Let's talk about lab water
Let's talk about lab water
Microorganisms are amazing. Not just surviving but thriving in every biosphere on the planet, from the inside of your lab coat pocket to the depths of the ocean, these organisms are diverse, opportunistic and successful on an unparalleled level. Ever since the 17th century when people like Antonie Van Leeuwenhoek and Robert Hooke started observing these little critters under a microscope, our fascination with this invisible world has continued to grow.
Beyond microbiological investigations, however, our fascination has turned into a concerted effort to minimize microbial presence in the vast majority of circumstances. In and around the lab, where the precision and accuracy of results are jointly susceptible to disruption through microbial contamination of reagents and equipment, we have pioneered technology to control these invisible organisms.
If microorganisms are present in the lab water that you invariably use in almost all of your day-to-day experiments, it can lead to erroneous data generation. We can control levels of free floating (planktonic) bacteria through the use of UV lighting within a water storage unit. However, when planktonic bacteria begin to group up and settle down, they can adhere to surfaces and form biofilms.
These multi-species structures proceed through five stages of development, each one becoming increasingly difficult to remove (see diagram): (1) Initial attachment, (2) Irreversible attachment, (3) Maturation I, (4) Maturation II, and (5) Dispersion.
Biofilms are encased in an extracellular polysaccharide (EPS) matrix which not only provides physical protection and adhesion, but also enhances both the flow of nutrients and the subsequent removal of waste compounds.
Stable biofilms can persist for years, sporadically releasing smaller populations of bacteria into the water leading to prolonged colonization. To make matters worse, dead gram-negative bacteria release lipopolysaccharides known as endotoxins from their outer membrane. These endotoxins can be harmful to humans and can also affect a wide range of applications and experimental techniques such as in vitro fertilization and cell culture.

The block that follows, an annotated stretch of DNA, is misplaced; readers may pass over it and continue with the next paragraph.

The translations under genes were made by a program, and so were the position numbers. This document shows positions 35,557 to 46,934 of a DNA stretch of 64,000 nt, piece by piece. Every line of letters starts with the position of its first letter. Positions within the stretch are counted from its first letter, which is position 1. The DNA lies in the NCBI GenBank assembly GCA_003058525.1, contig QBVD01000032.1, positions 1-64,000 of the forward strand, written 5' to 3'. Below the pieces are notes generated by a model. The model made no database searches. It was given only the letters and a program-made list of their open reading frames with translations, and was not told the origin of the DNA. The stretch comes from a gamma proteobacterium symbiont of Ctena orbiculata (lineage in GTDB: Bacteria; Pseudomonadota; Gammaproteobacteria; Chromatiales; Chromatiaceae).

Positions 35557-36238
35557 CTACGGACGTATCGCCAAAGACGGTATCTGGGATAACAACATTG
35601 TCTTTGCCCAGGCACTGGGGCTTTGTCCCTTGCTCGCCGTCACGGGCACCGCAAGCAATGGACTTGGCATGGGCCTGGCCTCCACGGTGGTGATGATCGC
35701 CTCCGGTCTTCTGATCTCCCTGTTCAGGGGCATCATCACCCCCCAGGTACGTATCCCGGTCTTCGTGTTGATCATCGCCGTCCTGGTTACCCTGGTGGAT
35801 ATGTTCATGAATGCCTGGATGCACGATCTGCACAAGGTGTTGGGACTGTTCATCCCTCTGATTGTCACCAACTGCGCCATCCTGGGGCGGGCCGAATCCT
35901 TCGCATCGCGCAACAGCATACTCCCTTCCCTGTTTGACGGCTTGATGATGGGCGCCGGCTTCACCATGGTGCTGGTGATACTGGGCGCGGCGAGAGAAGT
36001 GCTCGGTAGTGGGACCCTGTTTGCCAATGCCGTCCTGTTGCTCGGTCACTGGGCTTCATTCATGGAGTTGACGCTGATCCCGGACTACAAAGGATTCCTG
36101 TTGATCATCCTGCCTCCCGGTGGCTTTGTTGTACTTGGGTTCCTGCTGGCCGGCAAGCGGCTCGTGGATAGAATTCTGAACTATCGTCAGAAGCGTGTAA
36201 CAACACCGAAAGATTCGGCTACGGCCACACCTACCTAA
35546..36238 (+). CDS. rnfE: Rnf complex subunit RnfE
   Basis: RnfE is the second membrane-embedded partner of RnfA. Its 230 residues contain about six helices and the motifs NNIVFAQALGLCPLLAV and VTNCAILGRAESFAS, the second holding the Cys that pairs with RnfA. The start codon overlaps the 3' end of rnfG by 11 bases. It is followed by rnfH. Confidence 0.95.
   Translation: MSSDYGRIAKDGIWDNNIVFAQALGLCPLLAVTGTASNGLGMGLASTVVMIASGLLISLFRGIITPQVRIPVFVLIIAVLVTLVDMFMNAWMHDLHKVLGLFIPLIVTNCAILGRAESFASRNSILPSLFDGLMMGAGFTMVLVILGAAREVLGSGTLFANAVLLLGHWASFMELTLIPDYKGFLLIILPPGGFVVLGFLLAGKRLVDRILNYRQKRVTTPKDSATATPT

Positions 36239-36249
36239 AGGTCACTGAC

While biofilms and bacteria are amazing from a scientific perspective, we really don’t want them having an unwanted impact on our experiments or our equipment! Established biofilms represent a real problem as they have high resistances to antibacterial and other chemical agents, as well as UV treatment.
The key to avoiding this situation is to strike early: ensure that you have not just adequate, but excellent water treatment facilities. For example, by employing a combination of recirculating storage tanks and UV light treatment, bacterial build up can be minimized. Flowing water not only reduces the opportunity for microorganisms to settle, but it means that the water will pass through the UV source multiple times prior to being dispensed. Ultrafilters at point-of-use (POU) devices can also be effective, serving as a final physical barrier, not only microorganisms, but also to the endotoxins they produce.
In our experience, the optimal approach is always a varied offense: by making use of a combination of technologies such as UV, filters, reverse osmosis, ion exchange and chemical sanitizers, you can feel confident that your water is safe from contamination… and that might just make the difference between the success and failure of your next experiment.